Add To Cart
- Media Type▼▲
- Philosophical Subjects▼▲
- Author / Artist▼▲
- Top Rated▼▲
Number of Pages: 148
Vendor: Westminster John Knox Press
Publication Date: 2004
|Dimensions: 8.50 X 5.50 (inches)|
Biblical Hermeneutics, Second Edition: A Comprehensive Introduction to Interpreting ScriptureBruce Corley, S. Lemke, G. LovejoyB&H Books / 2002 / Trade Paperback$21.99 Retail:5 Stars Out Of 5 4 Reviews
$29.99Save 27% ($8.00)
An Introduction to Classical Evangelical HermeneuticsMal CouchKregel Publications / 1999 / Trade Paperback$18.99 Retail:5 Stars Out Of 5 1 Reviews
$24.99Save 24% ($6.00)
Hermeneutics: Principles and Processes of Biblical Interpretation, Second EditionHenry A. Virkler, Karelynne AyayoBaker Academic / 2007 / Trade Paperback$17.49 Retail:5 Stars Out Of 5 8 Reviews
$21.99Save 20% ($4.50)
Hermeneutics defines the rules used to search out the meaning of Scripture. Throughout church history, interpreters have approached biblical interpretation in different ways, using different tools and methods. This book conveniently and accessibly surveys major biblical interpreters and approaches to hermeneutics from the patristic period to the present days. It provides a theoretical basis for understanding the processes of hermeneutics in different faith traditions.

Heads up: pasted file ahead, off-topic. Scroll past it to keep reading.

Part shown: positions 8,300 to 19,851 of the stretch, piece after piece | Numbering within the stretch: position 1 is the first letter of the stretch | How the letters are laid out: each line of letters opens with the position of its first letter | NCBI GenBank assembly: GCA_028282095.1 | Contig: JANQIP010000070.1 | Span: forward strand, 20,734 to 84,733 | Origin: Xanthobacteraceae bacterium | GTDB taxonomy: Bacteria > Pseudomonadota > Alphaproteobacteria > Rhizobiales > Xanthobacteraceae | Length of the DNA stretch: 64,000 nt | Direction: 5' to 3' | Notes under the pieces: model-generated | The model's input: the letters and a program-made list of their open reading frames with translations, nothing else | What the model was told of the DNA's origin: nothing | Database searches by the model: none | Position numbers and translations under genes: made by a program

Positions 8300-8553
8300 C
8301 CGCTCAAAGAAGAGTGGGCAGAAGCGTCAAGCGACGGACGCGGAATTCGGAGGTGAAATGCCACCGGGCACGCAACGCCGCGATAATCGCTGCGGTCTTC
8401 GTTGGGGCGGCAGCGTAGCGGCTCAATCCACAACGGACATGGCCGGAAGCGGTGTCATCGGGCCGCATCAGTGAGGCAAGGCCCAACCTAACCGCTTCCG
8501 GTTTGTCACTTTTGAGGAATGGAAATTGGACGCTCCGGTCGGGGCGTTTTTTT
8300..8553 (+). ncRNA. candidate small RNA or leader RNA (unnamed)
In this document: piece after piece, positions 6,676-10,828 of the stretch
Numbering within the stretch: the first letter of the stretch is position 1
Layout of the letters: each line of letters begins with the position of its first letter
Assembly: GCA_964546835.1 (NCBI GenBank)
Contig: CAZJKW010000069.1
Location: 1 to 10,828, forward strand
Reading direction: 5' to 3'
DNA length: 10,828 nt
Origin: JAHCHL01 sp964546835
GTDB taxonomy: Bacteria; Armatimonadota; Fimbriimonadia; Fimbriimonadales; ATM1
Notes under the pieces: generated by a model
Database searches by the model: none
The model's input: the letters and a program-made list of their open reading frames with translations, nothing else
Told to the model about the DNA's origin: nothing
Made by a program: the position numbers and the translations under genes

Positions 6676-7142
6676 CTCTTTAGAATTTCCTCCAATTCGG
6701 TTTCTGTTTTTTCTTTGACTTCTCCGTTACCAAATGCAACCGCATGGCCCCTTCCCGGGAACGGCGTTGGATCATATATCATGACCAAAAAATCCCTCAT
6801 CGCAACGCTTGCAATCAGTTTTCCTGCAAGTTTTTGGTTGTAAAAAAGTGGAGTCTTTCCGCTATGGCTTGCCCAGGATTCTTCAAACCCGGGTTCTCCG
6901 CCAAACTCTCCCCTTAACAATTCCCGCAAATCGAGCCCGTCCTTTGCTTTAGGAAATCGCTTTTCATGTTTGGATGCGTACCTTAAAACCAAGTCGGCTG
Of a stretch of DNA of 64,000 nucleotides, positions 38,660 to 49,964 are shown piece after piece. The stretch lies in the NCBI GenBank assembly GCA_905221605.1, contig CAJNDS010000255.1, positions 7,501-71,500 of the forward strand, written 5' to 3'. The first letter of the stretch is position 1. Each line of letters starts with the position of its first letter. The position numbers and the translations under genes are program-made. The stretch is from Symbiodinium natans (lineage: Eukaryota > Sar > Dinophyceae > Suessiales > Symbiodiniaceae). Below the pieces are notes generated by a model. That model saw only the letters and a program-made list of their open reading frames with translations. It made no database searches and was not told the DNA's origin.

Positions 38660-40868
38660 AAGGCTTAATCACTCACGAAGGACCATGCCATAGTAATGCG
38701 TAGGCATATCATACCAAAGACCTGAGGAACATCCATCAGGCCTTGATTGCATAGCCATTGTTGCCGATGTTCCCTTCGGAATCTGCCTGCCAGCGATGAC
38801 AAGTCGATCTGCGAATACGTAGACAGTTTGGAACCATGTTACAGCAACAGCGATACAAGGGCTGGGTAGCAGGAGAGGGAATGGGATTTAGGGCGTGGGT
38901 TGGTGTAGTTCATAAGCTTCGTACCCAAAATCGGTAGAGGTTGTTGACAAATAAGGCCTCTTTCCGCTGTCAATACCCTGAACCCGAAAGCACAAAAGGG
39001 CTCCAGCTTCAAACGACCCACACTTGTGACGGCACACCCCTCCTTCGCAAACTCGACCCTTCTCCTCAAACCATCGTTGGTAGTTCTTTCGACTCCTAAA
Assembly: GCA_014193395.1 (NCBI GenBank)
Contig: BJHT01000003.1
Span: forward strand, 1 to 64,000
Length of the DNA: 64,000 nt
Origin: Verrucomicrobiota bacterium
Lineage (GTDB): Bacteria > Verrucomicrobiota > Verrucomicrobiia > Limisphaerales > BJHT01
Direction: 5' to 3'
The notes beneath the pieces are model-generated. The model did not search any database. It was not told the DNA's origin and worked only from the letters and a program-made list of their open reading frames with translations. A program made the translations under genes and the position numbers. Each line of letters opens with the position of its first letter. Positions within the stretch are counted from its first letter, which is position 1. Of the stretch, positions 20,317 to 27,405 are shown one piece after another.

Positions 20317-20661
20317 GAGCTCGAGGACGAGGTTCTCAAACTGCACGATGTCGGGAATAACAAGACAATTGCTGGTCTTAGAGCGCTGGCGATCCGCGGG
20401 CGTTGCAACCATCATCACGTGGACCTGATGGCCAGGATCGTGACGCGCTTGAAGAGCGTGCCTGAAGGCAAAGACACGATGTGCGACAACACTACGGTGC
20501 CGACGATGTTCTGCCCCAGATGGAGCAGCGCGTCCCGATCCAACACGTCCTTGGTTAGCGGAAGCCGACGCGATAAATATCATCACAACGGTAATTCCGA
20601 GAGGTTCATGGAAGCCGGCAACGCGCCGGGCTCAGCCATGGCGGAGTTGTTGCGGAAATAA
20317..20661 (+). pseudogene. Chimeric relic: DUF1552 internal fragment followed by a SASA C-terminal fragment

ViviAge: 25-34Gender: female3 Stars Out Of 5June 29, 2012ViviAge: 25-34Gender: femaleQuality: 3Value: 4Meets Expectations: 3This book gives a great overview of the history of hermeneutics.
PhiloLong Island, NYAge: 55-65Gender: male2 Stars Out Of 5This book has serious shortcomings.March 2, 2011PhiloLong Island, NYAge: 55-65Gender: maleQuality: 2Value: 3Meets Expectations: 1The book was disappointing in that the author takes for granted the opinions of standard secular scholars regarding the composition of the New Testament. As a specific example, he buys into the poorly supported speculation that the author of Matthew had access to and utilized Mark's gospel account and the remainder of that whole line of thought which denies the early church's historiography (e.g. Matthew was prior to and independent of Mark) in favor of Western modernist (17th century and later) speculations. For Orthodox Christians this sharply reduces the value of his work.